Playtime has changed over the years
Last week, “Woog’s World” focused on the ways in which work in Westport has changed over the years.
I wrote about the decline of commuting to New York City, the rise in home offices and co-working spaces, the increased importance of laptops and Starbucks.
Of course, all work and no play make Oliver and Samantha dull people. But over the years, the nature of play has changed all over the area too.
For example, it has changed the time we devote to fun. It once was rare to see anyone playing golf or walking on the beach at noon on Wednesday. Thanks to cellphones — and working at home — we now do that with ease.
One downside, though, is that we’re all on call 24/7/365. Another is that we are much more likely to work on a project at noon on Saturday than our parents. They had demanding jobs too, but they were usually done the moment they boarded the bar car.
There’s more to do at the beach now too. Once upon a time we swam, sailed and fished. Then we went home. Now there are pickleball courts and a skateboard park. On the water we enjoy new, hybridized sports like windsurfing and kiteboarding.
Compo Beach has always attracted runners. But Infants never jogged. Now they do. They bounce up around in expensive strollers, propelled by Mom or Dad, who stave off the boredom of merely running by listening to music, books and podcasts on every subject imaginable.
Bikes were once Westport youngsters’ ride of passage. When training wheels came off, off we went on independent adventures. First we explored our own hoods, then the entire town. The only rule was: Be home by dinner.
Once they learn how to ride now, most Westport kids no longer do. Bicycle racks have vanished from schools; even cruising up and down a private lane seems fraught with peril.
At 16, you get a driver’s license. No matter what age, there’s always Uber.
But don’t mourn for cycle shops. They’re doing fine, selling high-end bikes (and accessories). The shoulders of Westport roads — and the roads themselves — teem with men and women channeling their inner Lance Armstrong.
Their outer Lance Armstrong too, judging by the apparel they were for even a quick spin around the block.
Speaking of spin: the gym. Years ago, when the YMCA anchored downtown, it was the place to go to play basketball, badminton and squash, or swim.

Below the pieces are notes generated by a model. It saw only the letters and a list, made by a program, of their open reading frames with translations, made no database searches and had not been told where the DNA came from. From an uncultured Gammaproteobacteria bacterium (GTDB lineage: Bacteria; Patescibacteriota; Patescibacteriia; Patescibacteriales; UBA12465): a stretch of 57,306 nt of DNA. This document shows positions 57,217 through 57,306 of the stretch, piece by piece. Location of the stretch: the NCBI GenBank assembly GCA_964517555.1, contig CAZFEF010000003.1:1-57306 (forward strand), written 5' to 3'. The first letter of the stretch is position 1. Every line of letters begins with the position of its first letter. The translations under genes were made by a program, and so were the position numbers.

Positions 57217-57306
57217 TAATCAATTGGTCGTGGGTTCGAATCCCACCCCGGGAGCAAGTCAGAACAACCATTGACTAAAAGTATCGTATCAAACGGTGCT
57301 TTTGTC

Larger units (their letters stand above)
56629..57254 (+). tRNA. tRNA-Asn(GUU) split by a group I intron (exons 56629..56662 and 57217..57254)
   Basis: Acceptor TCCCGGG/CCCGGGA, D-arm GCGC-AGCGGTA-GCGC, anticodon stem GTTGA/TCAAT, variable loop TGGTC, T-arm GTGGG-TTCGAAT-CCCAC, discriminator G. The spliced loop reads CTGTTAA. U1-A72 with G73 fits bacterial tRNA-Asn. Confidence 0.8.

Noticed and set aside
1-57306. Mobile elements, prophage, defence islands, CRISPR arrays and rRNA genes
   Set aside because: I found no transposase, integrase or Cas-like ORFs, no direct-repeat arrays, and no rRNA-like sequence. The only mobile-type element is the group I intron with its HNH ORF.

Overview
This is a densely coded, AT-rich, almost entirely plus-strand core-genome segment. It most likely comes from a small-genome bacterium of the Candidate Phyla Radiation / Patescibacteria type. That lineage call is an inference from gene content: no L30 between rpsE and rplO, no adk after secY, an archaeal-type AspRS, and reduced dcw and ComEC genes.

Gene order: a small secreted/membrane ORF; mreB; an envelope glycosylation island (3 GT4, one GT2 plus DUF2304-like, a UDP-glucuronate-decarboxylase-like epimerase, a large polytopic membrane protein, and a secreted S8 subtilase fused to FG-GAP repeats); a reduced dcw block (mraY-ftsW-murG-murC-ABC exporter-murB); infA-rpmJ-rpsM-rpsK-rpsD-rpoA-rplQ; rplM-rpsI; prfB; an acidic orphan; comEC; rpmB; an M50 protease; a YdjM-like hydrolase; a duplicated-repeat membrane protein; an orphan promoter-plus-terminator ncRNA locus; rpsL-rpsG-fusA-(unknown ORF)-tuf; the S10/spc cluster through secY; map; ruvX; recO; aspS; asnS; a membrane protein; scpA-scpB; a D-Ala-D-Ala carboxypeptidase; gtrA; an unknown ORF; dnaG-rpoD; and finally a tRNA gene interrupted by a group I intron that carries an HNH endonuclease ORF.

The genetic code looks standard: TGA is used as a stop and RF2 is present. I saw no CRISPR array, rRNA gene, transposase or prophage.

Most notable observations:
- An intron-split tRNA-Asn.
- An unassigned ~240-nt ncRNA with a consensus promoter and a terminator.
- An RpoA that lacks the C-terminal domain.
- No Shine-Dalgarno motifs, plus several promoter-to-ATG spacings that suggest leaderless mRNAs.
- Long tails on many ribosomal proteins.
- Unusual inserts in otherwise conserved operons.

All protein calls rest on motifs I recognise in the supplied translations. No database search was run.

And by “the place,” I mean the only place.
Now the Y has decamped to Mahackeno, where you can play basketball and swim (no basketball or squash, sorry). But you can also do yoga and Pilates. You can spin.
You can do that, and much more, at a jillion other places in town. Big gyms. Small gyms. Fitness centers. Studios. The Senior Center. Someone’s home. Today, everyone goes to — colloquially — “the gym.”
About the only time people don’t go to the gym, in fact, is when they’re driving their kids to and from sports activities, which is nearly every other waking second. Where young Westporters once played a couple of months of Little League baseball, and maybe joined Rec basketball or soccer, then spent the rest of their youth inventing their own pastimes, they now play travel, premier, elite and almost-professional sports, year round.
They drive and fly to games up and down the East Coast. Those are sandwiched — with military precision — in between sessions with their batting coach, goalkeeping tutor and mindfulness mentor.
Jimmy Izzo, former owner of Crossroads Ace Hardware, attributes part of the reason for the closing of his store last year to the changing nature of weekend activities.
Parents no longer have time to putter in the garden, paint a room or rake leaves. Whether all those homeowner activities were “play” is debatable, but the fact remains: We did them during our leisure time. That concept is now as dated as a Schwinn bike.
Though much of our play — then and now — takes place outdoors, there’s plenty to do inside. Movies — then and now — are a huge piece of our entertainment. But just as we moved from local theaters like the Fine Arts to ginormous multiplexes with odd names like Bow Tie that boast killer sound systems and $12.95 boxes of Jujubes, our habits are changing again.
Today — and tonight at 9 p.m., 3 a.m., whenever — we can watch movies on demand. We can stop and start, at will, just about any film ever made. Including “The Ice Storm.”
Which is, of course, just one more chilling example of how Fairfield County playtime has changed over the years.
Dan Woog is a Westport writer, and his “Woog’s World” appears each Friday. He can be reached at email@example.com. His personal blog is danwoog06880.com.